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Dornoch

  • Towns & Villages

Sitting on the edge of the Dornoch Firth, the small historic town of Dornoch boasts a tranquil location, stunning scenery and sunny climate.

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This thriving community sits on the east coast of the north Highlands that runs from the Moray Firth up to Sutherland. It is blessed with a particularly sunny climate thanks to its sheltered position, and has miles of golden sand beaches. The beach stretches from Dornoch Point heading past Embo beach to the mouth of Loch Fleet National Nature Reserve. Adjacent to the beach is a Site of Special Scientific Interest that features nesting birds, flora and fauna.

And for those keen golfers, tee-off on the Royal Dornoch championship course, ranked 13th in the world.! The coast is also a favourite with wildlife such as seals and a sizeable population of both breeding and wintering birds.

The town is famed for its impressive cathedral. Founded in 1224, it was restored by the Countess of Sutherland in 1835, and again in 20th century. Scotland’s top philanthropist Andrew Carnegie paid for some of its stained-windows.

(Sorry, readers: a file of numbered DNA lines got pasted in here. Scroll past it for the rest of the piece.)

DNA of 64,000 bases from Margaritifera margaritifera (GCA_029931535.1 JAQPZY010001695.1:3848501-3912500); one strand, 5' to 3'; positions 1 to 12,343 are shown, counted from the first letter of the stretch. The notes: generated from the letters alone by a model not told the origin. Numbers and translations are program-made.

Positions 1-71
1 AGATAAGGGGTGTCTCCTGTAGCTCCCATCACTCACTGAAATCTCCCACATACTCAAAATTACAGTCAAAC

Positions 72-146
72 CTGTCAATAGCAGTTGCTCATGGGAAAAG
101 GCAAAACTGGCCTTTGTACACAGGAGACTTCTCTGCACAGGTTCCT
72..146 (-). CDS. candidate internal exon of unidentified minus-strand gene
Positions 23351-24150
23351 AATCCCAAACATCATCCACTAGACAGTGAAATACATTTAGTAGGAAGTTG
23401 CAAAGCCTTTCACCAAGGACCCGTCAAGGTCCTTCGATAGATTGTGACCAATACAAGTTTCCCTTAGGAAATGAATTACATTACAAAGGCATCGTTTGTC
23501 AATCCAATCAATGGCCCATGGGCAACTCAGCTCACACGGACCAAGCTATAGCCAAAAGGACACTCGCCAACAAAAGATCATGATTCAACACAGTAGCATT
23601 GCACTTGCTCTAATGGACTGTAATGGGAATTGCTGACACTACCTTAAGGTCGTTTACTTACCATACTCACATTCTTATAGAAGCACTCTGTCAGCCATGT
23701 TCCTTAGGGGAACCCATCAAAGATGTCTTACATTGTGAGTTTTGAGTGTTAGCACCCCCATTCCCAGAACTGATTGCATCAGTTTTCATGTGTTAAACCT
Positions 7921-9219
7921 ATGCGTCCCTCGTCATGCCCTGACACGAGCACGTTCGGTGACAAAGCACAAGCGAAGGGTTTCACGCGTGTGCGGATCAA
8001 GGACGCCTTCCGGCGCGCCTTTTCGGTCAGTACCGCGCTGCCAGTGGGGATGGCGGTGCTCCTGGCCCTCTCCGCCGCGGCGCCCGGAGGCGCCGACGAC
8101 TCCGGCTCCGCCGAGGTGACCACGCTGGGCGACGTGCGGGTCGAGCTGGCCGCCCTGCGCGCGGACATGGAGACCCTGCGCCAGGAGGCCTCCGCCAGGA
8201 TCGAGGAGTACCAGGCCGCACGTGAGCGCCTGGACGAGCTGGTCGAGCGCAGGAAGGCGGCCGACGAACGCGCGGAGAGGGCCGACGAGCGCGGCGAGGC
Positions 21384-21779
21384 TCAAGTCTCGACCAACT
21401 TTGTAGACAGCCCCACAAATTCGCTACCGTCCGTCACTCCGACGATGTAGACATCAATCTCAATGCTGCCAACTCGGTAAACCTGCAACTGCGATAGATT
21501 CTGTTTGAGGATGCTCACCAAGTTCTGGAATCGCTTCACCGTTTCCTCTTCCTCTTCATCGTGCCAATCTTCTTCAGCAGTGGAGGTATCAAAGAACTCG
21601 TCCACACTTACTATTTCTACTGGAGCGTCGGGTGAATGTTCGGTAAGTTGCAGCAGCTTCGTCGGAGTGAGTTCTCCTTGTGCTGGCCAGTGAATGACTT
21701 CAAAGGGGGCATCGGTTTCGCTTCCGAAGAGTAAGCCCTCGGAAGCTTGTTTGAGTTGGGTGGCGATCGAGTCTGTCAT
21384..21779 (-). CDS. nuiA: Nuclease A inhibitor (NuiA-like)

The town is also reputedly where the last witch in Scotland was burnt in 1722 - a fact commemorated by the Witch’s Stone.

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This thriving community sits on the east coast of the north Highlands that runs from the Moray Firth up to Sutherland. It is blessed with a particularly sunny climate thanks to its sheltered position, and has miles of golden sand beaches. The beach stretches from Dornoch Point heading past Embo beach to the mouth of Loch Fleet National Nature Reserve. Adjacent to the beach is a Site of Special Scientific Interest that features nesting birds, flora and fauna.

And for those keen golfers, tee-off on the Royal Dornoch championship course, ranked 13th in the world.! The coast is also a favourite with wildlife such as seals and a sizeable population of both breeding and wintering birds.

The town is famed for its impressive cathedral. Founded in 1224, it was restored by the Countess of Sutherland in 1835, and again in 20th century. Scotland’s top philanthropist Andrew Carnegie paid for some of its stained-windows.

The town is also reputedly where the last witch in Scotland was burnt in 1722 - a fact commemorated by the Witch’s Stone.

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